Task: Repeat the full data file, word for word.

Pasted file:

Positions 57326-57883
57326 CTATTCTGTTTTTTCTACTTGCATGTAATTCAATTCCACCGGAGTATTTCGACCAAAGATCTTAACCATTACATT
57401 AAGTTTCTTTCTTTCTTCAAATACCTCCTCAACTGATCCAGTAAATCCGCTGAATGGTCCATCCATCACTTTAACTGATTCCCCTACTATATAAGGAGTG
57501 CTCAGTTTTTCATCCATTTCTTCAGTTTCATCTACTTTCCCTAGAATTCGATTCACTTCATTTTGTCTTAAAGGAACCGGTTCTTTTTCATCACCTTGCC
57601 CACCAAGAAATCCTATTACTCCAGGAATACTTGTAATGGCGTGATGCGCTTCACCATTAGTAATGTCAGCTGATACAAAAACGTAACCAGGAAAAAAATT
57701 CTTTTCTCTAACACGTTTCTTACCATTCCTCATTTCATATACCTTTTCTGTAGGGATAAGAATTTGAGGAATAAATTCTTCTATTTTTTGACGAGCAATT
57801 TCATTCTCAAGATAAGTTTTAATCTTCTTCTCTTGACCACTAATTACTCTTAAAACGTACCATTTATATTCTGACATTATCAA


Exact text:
Positions 57326-57883
57326 CTATTCTGTTTTTTCTACTTGCATGTAATTCAATTCCACCGGAGTATTTCGACCAAAGATCTTAACCATTACATT
57401 AAGTTTCTTTCTTTCTTCAAATACCTCCTCAACTGATCCAGTAAATCCGCTGAATGGTCCATCCATCACTTTAACTGATTCCCCTACTATATAAGGAGTG
57501 CTCAGTTTTTCATCCATTTCTTCAGTTTCATCTACTTTCCCTAGAATTCGATTCACTTCATTTTGTCTTAAAGGAACCGGTTCTTTTTCATCACCTTGCC
57601 CACCAAGAAATCCTATTACTCCAGGAATACTTGTAATGGCGTGATGCGCTTCACCATTAGTAATGTCAGCTGATACAAAAACGTAACCAGGAAAAAAATT
57701 CTTTTCTCTAACACGTTTCTTACCATTCCTCATTTCATATACCTTTTCTGTAGGGATAAGAATTTGAGGAATAAATTCTTCTATTTTTTGACGAGCAATT
57801 TCATTCTCAAGATAAGTTTTAATCTTCTTCTCTTGACCACTAATTACTCTTAAAACGTACCATTTATATTCTGACATTATCAA